(Tempe, AZ) — Economic growth is expected to continue in the U.S. throughout 2019, say the nation’s purchasing and supply executives in their Spring 2019 Semiannual Economic Forecast. Expectations for the remainder of 2019 continue to be positive in both the manufacturing and non-manufacturing sectors.
These projections are part of the forecast issued by the Institute for Supply Management® (ISM®) Business Survey Committees. The forecast was presented today by Timothy R. Fiore CPSM, C.P.M., chair of the ISM Manufacturing Business Survey Committee; and by Anthony S. Nieves, CPSM, C.P.M., A.P.P., CFPM, chair of the ISM Non-Manufacturing Business Survey Committee.
Fifty-five percent of respondents from the panel of manufacturing supply management executives predict their revenues, on average, will be 4 percent greater in 2019 compared to 2018, 11 percent expect an 11.1 percent decline, and 34 percent foresee no change in revenue. This yields an overall average forecast of 4 percent revenue growth among manufacturers for 2019. This current prediction is 1.7 percentage points below the December 2018 forecast of 5.7-percent revenue growth for 2019 and is 1.8 percentage points below the actual revenue growth reported for all of 2018. With operating rate at 84.2 percent, an expected capital expenditure increase of 5.9 percent, an increase of 1.5 percent for prices paid for raw materials, and employment expected to increase by 2 percent by the end of 2019, manufacturing is positioned to grow revenues while managing costs through the remainder of the year. “With 17 of the 18 manufacturing sector industries predicting revenue growth in 2019, U.S. manufacturing continues to move in a positive direction. However, finding and onboarding qualified labor and being able to pass on raw material price increases will ultimately define manufacturing revenues and profitability,” says Fiore.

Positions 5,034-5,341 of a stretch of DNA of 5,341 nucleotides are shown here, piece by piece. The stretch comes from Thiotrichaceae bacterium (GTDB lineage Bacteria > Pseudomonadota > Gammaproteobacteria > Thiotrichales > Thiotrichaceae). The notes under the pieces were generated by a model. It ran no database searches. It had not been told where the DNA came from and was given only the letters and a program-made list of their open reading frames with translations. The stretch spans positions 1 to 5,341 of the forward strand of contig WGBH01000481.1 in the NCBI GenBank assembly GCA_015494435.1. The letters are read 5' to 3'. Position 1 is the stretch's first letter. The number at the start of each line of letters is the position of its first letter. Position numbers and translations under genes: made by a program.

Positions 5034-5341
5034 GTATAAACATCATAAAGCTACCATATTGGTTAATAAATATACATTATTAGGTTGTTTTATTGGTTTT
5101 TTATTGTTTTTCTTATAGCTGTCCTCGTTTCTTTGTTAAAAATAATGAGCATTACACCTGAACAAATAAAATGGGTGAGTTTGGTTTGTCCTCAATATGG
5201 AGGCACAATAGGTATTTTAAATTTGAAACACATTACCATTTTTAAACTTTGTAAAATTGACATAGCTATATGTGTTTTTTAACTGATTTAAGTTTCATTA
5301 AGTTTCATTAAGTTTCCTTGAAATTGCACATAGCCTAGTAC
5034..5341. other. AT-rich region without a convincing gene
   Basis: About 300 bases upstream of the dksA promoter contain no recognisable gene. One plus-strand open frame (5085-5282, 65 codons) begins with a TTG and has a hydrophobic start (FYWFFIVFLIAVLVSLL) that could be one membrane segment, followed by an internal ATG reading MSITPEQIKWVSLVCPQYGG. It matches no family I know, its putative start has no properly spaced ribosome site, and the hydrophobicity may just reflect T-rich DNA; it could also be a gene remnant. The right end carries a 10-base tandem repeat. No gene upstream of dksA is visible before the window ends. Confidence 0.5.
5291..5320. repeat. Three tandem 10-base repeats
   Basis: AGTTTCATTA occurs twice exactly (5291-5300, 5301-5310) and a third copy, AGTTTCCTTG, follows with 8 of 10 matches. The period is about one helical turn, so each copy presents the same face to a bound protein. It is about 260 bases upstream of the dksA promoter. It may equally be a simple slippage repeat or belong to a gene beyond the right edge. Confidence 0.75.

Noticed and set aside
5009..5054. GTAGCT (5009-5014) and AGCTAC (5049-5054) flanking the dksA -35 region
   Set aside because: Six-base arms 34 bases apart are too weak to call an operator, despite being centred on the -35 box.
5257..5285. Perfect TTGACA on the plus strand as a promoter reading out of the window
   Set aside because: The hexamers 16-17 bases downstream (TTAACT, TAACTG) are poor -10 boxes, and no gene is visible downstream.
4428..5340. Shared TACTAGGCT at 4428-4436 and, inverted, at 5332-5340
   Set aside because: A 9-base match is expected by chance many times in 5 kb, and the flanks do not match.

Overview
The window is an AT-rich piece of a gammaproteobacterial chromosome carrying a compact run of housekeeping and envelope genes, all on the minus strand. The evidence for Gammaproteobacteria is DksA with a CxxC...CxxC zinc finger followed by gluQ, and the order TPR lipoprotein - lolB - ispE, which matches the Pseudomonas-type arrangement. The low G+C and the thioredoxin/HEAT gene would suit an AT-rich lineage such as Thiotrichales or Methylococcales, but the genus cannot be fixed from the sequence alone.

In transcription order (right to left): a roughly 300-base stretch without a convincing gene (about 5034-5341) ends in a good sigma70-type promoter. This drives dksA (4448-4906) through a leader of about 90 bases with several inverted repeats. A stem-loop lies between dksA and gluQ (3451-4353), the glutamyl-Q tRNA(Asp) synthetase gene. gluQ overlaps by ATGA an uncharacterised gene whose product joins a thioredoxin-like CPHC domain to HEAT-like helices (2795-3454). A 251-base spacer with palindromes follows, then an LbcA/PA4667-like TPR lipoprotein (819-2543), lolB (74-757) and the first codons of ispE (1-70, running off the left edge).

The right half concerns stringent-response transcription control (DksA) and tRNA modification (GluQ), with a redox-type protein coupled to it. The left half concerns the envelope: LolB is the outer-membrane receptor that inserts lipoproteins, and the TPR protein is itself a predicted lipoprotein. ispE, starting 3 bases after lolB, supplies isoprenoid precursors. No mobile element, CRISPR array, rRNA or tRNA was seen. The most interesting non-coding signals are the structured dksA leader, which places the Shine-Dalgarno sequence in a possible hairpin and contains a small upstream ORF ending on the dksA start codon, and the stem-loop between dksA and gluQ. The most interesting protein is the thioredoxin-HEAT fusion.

The 17 industries reporting expectations of growth in revenue for 2019 — listed in order — are: Apparel, Leather & Allied Products; Electrical Equipment, Appliances & Components; Computer & Electronic Products; Nonmetallic Mineral Products; Textile Mills; Miscellaneous Manufacturing; Furniture & Related Products; Petroleum & Coal Products; Primary Metals; Food, Beverage & Tobacco Products; Wood Products; Chemical Products; Transportation Equipment; Machinery; Fabricated Metal Products; Plastics & Rubber Products; and Paper Products.
The manufacturing panel was also asked Special Questions related to the impact thus far in 2019 on the following: (1) In the past six months, has your firm had difficulty hiring workers to fill open positions? (2) In the past six months, has your firm raised wages to recruit new hires? (3) In the past six months, has your firm offered additional training for new hires? (4) In the past 6 months, has your firm increased, decreased or left unchanged its capital spending plans for the next 12 months, and why did you say so? (5) Do you believe that tariffs have raised the price of the goods that you produce and deliver to your customers? (6) If you believe that tariffs have raised the price of your goods to your customers, by how much? (7) Do you believe that tariffs have caused delays and disruptions in your supply chain.